DNA analysis did not exist when Sherri was murdered. Decades later, a swab from a bite mark on Sherri’s arm revealed her killer was in fact female, not male. A DNA match led to the arrest and conviction of veteran LAPD Detective Stephanie Lazarus, John’s onetime girlfriend.

      The Lazarus Filesdelivers the visceral experience of being inside a real-life murder mystery. McGough reconstructs the lives of Sherri, John and Stephanie; the love triangle that led to Sherri’s murder; and the homicide investigation that followed. Was Stephanie protected by her fellow officers? What did the LAPD know, and when did they know it? Are there other LAPD cold cases with a police connection that remain unsolved?

      Matthew McGoughhas written forThe Atlantic,The New York Times,The Los Angeles Times, and more. His acclaimed memoir Bat Boy: Coming of Age with the New York Yankees was the basis of “Clubhouse,” a primetime TV series on CBS, and his story about his first day with the Yankees was selected to lead the pilot episode ofThe Moth Radio Hour. Formerly a legal consultant and writer for NBC’sLaw & Order, he lives in LA with his wife and children.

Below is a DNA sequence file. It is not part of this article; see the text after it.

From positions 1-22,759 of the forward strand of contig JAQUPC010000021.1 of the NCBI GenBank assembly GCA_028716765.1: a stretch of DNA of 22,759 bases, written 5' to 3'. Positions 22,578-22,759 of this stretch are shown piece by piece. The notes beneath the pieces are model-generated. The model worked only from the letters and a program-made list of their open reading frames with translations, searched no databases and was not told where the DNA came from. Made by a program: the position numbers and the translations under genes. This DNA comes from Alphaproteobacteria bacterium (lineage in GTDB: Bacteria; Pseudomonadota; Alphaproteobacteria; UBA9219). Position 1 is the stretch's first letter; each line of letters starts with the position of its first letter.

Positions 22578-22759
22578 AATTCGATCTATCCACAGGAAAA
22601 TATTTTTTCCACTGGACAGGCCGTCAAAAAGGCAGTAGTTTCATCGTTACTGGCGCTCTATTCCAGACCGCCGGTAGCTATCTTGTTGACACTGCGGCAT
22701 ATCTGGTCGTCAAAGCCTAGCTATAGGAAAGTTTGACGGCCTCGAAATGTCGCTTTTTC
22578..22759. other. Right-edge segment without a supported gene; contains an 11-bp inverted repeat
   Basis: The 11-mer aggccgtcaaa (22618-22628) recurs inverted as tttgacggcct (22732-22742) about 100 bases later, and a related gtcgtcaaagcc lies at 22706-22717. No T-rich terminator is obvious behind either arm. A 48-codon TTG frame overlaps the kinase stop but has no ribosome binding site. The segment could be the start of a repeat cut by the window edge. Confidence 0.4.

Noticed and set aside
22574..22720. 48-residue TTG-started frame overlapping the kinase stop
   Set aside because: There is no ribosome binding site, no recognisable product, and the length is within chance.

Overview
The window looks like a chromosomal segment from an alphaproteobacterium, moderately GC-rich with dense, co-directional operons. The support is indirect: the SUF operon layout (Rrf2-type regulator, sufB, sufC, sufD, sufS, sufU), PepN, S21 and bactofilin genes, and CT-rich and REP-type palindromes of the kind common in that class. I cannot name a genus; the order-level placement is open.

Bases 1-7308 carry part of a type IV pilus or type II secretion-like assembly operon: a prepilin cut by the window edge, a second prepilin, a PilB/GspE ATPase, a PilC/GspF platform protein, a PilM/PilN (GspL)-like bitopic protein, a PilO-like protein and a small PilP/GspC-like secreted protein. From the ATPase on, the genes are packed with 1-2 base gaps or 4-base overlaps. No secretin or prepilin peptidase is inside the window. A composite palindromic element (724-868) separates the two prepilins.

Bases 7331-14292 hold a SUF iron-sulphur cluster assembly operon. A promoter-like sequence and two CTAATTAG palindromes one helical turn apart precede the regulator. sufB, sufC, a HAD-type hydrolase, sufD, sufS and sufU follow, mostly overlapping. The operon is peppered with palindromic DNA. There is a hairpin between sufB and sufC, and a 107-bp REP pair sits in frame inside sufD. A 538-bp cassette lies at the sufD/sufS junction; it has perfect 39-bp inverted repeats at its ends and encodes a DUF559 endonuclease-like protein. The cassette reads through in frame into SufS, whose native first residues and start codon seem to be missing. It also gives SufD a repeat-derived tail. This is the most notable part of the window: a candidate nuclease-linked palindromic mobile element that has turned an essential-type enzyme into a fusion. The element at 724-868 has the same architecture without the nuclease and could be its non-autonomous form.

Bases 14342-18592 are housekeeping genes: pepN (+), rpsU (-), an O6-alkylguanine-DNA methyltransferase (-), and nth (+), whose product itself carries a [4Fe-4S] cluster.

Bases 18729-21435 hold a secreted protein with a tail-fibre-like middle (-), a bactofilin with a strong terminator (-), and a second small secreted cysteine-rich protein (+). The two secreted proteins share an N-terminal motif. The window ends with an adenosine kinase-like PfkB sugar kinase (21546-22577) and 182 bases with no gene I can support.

Marketing & Promotion
    • Awards & Reviews


      "The Lazarus Files is crime writing at its finest. Matthew McGough’s deep dive into one of the most controversial cases in Los Angeles history is expertly researched and recreated in exacting and haunting detail. I was riveted."—Michael Connelly

      “[An] engrossing true crime account…This memorable and powerful work deserves a wide readership.”Publishers Weekly, *starred review*

      "The Lazarus Files is a thorough, comprehensive, and impressive account of the murder of Sherri Rasmussen, and how LAPD detective Stephanie Lazarus got away with the crime for more than two decades. Matthew McGough has not only written a singular true crime story, but a careful and damning indictment of systemic failure, one that should reverberate for years to come." —Sarah Weinman, author ofThe Real Lolita: The Kidnapping of Sally Horner and the Novel That Scandalized the World

      The Lazarus Files chronicles one of the most fascinating homicide cases in the history of the LAPD. Matt McGough does a herculean job of research and reporting in order to track down the many serpentine threads in this coldest of cold cases. This is a thrilling story of justice long delayed—but justice finally served. McGough has written an impressive book." —Miles Corwin, author of the national bestsellerThe Killing Season andLos Angeles Times bestsellerHomicide Special